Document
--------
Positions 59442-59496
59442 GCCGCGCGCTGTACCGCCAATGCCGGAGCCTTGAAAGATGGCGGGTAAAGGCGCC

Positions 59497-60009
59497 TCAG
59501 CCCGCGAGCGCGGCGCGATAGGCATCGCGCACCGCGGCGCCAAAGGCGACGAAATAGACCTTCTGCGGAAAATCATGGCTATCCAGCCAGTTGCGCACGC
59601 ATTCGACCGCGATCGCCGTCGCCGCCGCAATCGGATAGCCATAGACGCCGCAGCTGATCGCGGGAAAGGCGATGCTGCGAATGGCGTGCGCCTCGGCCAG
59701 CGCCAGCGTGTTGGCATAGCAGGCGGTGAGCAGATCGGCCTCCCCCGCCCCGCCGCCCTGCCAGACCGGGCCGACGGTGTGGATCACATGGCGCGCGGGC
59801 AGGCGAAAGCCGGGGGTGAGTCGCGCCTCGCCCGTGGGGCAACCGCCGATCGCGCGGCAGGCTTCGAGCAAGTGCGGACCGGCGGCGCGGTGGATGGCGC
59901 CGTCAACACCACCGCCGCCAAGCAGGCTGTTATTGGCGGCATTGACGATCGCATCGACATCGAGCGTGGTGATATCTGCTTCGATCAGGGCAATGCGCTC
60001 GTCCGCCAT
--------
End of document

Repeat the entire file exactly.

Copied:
Positions 59442-59496
59442 GCCGCGCGCTGTACCGCCAATGCCGGAGCCTTGAAAGATGGCGGGTAAAGGCGCC

Positions 59497-60009
59497 TCAG
59501 CCCGCGAGCGCGGCGCGATAGGCATCGCGCACCGCGGCGCCAAAGGCGACGAAATAGACCTTCTGCGGAAAATCATGGCTATCCAGCCAGTTGCGCACGC
59601 ATTCGACCGCGATCGCCGTCGCCGCCGCAATCGGATAGCCATAGACGCCGCAGCTGATCGCGGGAAAGGCGATGCTGCGAATGGCGTGCGCCTCGGCCAG
59701 CGCCAGCGTGTTGGCATAGCAGGCGGTGAGCAGATCGGCCTCCCCCGCCCCGCCGCCCTGCCAGACCGGGCCGACGGTGTGGATCACATGGCGCGCGGGC
59801 AGGCGAAAGCCGGGGGTGAGTCGCGCCTCGCCCGTGGGGCAACCGCCGATCGCGCGGCAGGCTTCGAGCAAGTGCGGACCGGCGGCGCGGTGGATGGCGC
59901 CGTCAACACCACCGCCGCCAAGCAGGCTGTTATTGGCGGCATTGACGATCGCATCGACATCGAGCGTGGTGATATCTGCTTCGATCAGGGCAATGCGCTC
60001 GTCCGCCAT